Muscle derived stem cells are superior to other primary muscle derived Cells for use as a cellular vehicle for BMP4-based ex vivo gene therapy to heal full-thickness osteo-chondral defects.
Treatment of articular cartilage (AC) injuries remains a clinical challenge due to inability of cartilage to spontaneously heal. Tissue engineering based on cell-mediated gene therapy is a promising new approach to repair AC injuries due to the dual supplementation of chondrogenic progenitor cells and growth factors. Muscle tissue represents an abundant, accessible, and renewable source of adult stem cells, and several populations of osteochondral progenitor cells have been identified and isolated from muscle tissue. The purpose of this study was to assess the chondrogenic potential of bone morphogenetic protein 4 (BMP4)-gene modified subpopulations of muscle derived cells (MDCs) with the intention to identify the cell population that is optimal for muscle cell based gene therapy for AC repair.
Three populations of MDCs (fibroblasts, myoblasts, and muscle derived stem cells-MDSCs) were isolated from the hind-limb skeletal muscles of three 3-week-old C57/BL10J mice by using a modified pre-plate technique. Retroviral vectors encoding for BMP4 and GFP (retroBMP4-GFP) were used for the transduction of the subpopulations of the MDCs. After purifying for GFP positive cells, the proliferation capacity, cell survival rate under oxidative stress, and chondrogenic differentiation abilities of BMP4-transduced MDCs were determined in vitro. Their cartilage formation abilities were evaluated on a rat full-thickness osteo-chondral defect model.
All MDC subpopulations revealed over 80% transduction rate. Fibroblasts proliferated significantly slower than the myoblasts and MDSCs; the fibroblasts and MDSCs showed a superior rate of survival compared to the myoblasts under oxidative stress induced by H2O2; and the MDSCs showed significantly superior chondrogenic capabilities than PP1 and PP3 cells in terms of the expression of chondrogenic markers under chondrogenic induction. In vivo, macroscopic examination revealed that MDSCs were well integrated and had glossy-white appearance in the AC defect, while fibroblasts and myoblasts did not integrate well. Histologic evaluation revealed that regenerated tissue appeared fibrotic for the fibroblasts and myoblasts groups, whereas MDSCs groups showed regeneration of chondrocytic tissue. In vivo survival of MDCs at 4 weeks for the fibroblasts, myoblasts, and MDSCs groups was quantified at 21.13%, 55.57% and 89.37%, respectively. At 8 weeks, survival rates were 1.22%, 13.34%, and 52.9%, respectively.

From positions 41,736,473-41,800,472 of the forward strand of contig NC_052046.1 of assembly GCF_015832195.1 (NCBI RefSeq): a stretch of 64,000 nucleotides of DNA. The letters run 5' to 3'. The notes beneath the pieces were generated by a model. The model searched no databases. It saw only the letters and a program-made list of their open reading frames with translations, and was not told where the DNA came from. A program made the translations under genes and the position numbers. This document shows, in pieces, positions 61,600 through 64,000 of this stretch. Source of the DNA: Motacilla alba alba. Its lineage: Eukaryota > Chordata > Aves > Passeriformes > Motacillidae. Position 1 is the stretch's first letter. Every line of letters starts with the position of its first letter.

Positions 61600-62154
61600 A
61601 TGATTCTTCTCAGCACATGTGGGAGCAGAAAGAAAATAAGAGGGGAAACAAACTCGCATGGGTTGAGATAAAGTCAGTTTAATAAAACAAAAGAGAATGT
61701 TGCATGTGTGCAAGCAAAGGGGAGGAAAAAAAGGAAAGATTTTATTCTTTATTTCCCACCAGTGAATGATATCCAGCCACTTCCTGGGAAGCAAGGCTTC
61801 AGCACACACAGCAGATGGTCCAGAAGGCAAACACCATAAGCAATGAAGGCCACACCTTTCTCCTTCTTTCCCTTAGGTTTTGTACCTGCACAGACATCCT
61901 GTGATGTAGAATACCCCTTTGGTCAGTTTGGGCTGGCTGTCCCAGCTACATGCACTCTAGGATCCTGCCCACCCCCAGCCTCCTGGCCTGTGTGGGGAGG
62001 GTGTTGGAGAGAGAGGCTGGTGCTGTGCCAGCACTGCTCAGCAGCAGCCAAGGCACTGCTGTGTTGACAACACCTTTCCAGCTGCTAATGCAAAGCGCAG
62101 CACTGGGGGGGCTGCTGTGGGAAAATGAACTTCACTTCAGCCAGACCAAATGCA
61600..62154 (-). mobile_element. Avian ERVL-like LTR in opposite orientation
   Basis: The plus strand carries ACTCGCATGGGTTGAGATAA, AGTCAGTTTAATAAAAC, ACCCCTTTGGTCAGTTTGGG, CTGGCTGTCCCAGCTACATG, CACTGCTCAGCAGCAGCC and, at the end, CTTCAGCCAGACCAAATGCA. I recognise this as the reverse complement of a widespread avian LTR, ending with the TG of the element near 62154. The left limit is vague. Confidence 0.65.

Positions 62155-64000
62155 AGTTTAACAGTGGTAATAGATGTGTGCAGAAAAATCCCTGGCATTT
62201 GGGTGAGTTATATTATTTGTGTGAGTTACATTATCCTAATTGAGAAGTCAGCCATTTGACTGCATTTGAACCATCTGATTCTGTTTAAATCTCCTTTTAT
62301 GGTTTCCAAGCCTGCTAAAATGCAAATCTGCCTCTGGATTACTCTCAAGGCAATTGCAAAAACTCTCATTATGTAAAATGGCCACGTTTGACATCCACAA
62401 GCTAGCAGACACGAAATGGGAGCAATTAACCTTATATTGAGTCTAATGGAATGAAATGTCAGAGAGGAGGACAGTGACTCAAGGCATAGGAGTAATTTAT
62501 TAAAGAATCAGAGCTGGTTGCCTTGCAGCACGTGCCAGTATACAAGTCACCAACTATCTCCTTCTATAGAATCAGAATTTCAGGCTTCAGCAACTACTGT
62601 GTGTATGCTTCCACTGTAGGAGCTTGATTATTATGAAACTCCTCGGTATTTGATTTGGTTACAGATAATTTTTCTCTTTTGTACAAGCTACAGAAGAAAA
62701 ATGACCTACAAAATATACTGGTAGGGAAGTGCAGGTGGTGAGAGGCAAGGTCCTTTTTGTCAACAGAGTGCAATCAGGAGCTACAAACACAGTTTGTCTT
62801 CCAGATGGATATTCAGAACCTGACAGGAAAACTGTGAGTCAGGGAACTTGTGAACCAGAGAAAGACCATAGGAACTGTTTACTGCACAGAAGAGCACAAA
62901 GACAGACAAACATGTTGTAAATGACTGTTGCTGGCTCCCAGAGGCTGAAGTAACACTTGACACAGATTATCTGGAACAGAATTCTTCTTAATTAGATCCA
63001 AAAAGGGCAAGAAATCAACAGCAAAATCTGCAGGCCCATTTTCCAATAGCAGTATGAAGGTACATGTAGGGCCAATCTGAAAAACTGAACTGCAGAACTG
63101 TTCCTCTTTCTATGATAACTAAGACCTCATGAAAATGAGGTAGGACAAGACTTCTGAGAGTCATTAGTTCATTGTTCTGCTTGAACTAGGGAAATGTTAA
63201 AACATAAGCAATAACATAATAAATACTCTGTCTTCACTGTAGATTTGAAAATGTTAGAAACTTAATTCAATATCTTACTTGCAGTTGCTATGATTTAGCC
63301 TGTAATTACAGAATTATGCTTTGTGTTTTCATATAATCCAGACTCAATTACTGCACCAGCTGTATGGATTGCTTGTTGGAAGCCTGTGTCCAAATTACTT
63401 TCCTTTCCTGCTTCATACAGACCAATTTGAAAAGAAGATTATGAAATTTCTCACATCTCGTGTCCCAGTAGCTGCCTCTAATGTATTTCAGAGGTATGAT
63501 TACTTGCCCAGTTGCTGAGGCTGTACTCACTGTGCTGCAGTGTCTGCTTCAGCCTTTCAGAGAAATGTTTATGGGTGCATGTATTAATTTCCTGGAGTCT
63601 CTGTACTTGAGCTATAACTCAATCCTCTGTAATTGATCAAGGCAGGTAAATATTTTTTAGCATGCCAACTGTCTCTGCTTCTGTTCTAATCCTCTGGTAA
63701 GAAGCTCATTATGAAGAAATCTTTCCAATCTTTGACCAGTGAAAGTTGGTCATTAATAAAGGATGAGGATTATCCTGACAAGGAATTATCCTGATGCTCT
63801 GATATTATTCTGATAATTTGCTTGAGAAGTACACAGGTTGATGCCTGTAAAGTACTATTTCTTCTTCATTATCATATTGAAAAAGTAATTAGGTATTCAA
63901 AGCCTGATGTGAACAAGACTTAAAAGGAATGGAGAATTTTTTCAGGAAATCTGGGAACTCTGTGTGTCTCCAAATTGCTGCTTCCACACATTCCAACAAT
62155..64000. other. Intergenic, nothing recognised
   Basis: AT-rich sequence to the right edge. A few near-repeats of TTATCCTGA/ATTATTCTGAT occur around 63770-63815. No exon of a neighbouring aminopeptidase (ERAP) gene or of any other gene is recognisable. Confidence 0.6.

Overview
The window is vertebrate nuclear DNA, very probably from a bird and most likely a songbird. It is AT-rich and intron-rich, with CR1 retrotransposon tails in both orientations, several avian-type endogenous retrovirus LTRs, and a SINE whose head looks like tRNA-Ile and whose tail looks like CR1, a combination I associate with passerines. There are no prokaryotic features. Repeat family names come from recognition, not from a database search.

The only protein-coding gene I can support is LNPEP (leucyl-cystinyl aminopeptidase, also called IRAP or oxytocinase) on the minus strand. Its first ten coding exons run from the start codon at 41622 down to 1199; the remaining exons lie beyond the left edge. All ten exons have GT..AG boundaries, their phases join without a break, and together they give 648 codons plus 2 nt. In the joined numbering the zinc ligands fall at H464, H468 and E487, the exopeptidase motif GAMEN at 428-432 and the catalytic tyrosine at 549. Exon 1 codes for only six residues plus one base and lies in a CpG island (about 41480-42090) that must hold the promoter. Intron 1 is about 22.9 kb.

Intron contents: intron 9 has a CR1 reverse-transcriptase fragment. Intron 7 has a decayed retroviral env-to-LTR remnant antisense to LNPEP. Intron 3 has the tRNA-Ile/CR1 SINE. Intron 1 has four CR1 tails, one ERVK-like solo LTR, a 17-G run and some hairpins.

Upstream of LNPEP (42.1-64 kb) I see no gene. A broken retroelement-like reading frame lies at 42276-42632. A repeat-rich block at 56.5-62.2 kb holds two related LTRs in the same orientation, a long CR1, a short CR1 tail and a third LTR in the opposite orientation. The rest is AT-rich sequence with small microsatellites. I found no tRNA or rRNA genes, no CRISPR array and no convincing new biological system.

MDSCs are superior to other primary MDCs for use as a cellular vehicle for BMP4-based ex vivo gene therapy to heal full-thickness osteo-chondral defects. The superiority of the MDSCs appears to be attributable to a combination of an increased rate of in vivo survival and superior chondrogenic differentiation capacity.
Establishing the superior MDC sets the foundation for future studies, in which MDSCs can be examine relative to the stem-cells derived from other tissue origins such as adipose and bone marrow to provide optimal translational treatment options.